• Transportation: A lack of transportation infrastructure makes accessing essential goods and services challenging, with unstable dirt roads stretching over 35 miles and travel times of up to two hours. Community members have to pay excessive fees—often their last dollars—for rides into town, so vital resources can’t be reached.
  • Infrastructure and connectivity: Furthermore, the lack of transportation makes it hard for sole providers to get to work, further straining their finances. Due to a lack of cellular service, communication with the outside world is limited on the reservation. It can take fire trucks and ambulances up to two hours to reach a community in a crisis situation, which highlights the need for better infrastructure and connectivity.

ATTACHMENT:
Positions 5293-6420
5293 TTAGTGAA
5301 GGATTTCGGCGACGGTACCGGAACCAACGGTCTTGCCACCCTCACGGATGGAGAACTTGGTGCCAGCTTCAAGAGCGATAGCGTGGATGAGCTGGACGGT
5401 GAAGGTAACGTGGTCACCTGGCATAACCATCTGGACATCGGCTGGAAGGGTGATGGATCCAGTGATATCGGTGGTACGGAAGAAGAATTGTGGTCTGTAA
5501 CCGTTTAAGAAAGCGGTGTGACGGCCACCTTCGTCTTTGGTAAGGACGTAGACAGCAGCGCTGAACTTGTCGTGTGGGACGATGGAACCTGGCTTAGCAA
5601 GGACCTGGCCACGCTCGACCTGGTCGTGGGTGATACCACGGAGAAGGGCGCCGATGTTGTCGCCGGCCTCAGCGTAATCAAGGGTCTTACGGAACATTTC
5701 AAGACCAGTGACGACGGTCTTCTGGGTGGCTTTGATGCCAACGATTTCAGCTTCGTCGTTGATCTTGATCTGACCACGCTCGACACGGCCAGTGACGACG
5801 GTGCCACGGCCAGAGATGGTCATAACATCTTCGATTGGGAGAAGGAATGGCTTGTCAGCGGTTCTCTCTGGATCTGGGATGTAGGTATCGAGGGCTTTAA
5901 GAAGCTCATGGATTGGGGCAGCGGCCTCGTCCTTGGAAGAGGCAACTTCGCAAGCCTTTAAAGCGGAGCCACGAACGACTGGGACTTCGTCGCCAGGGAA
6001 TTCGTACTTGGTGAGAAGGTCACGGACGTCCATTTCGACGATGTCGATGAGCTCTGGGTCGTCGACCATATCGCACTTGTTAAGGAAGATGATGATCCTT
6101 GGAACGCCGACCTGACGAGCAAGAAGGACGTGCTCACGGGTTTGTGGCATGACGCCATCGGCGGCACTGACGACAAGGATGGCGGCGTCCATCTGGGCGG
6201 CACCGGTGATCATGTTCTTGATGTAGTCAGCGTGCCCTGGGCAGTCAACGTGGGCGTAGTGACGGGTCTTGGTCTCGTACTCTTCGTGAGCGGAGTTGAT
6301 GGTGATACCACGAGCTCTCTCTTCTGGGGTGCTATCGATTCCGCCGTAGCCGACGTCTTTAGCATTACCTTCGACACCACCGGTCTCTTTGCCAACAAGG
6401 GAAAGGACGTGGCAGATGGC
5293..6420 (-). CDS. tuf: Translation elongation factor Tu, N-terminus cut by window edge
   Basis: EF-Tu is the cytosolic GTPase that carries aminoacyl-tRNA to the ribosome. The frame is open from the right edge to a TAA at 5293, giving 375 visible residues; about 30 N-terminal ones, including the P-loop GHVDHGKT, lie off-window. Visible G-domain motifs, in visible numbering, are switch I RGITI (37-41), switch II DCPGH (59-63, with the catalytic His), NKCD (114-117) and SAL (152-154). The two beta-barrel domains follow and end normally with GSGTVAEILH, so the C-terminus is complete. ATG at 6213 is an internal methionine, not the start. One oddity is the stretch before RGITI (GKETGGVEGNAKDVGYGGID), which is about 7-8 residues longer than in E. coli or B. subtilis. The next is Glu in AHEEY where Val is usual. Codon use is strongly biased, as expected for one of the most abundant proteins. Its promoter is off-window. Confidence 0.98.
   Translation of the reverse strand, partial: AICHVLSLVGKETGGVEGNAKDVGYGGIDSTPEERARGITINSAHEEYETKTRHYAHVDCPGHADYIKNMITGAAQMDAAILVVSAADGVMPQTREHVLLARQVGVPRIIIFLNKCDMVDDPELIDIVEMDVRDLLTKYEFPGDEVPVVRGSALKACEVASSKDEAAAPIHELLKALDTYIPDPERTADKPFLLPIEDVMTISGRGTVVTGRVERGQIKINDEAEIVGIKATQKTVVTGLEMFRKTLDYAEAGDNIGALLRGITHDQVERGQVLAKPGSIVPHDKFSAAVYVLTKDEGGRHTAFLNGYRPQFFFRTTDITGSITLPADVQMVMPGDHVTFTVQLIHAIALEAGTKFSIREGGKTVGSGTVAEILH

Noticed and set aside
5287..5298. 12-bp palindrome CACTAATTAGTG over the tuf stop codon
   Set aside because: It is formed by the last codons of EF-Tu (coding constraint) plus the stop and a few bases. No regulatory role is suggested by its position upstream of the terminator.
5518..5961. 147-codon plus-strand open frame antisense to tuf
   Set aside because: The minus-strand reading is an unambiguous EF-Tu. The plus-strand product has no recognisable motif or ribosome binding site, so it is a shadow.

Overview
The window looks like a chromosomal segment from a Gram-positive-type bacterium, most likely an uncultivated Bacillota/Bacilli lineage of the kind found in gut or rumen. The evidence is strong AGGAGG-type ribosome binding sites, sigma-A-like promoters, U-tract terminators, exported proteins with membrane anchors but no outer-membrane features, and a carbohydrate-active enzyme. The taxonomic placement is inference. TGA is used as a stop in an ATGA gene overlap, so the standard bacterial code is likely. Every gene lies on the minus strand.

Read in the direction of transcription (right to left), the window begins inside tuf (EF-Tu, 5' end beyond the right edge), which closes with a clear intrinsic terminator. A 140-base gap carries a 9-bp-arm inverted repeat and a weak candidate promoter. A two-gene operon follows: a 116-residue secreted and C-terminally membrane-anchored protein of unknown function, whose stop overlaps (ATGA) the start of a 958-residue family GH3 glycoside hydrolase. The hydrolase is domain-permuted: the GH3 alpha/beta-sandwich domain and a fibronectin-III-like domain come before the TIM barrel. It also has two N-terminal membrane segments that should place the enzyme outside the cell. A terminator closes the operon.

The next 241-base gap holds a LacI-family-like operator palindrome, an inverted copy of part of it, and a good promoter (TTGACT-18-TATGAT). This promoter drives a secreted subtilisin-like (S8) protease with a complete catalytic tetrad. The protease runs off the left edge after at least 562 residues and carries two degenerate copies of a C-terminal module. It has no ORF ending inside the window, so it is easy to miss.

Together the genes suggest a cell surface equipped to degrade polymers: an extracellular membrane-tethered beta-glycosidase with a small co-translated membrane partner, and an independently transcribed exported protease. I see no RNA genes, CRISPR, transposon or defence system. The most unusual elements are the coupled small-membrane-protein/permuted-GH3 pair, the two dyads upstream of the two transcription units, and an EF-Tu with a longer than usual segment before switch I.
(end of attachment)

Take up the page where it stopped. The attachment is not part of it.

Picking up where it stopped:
Cherry Creek and many rural, isolated Native communities across the Northern Plains, face significant needs for things that many of us take for granted and challenges we’re prone to believe easy solutions exist for. But for communities whose every day is a struggle to survive – communities where I heard people say things like, “I have lived through three or maybe more tornadoes, and I am still here” and “as long as we stay poor, they will keep us alive” – food, water, shelter and transportation need to come first.

It’s all connected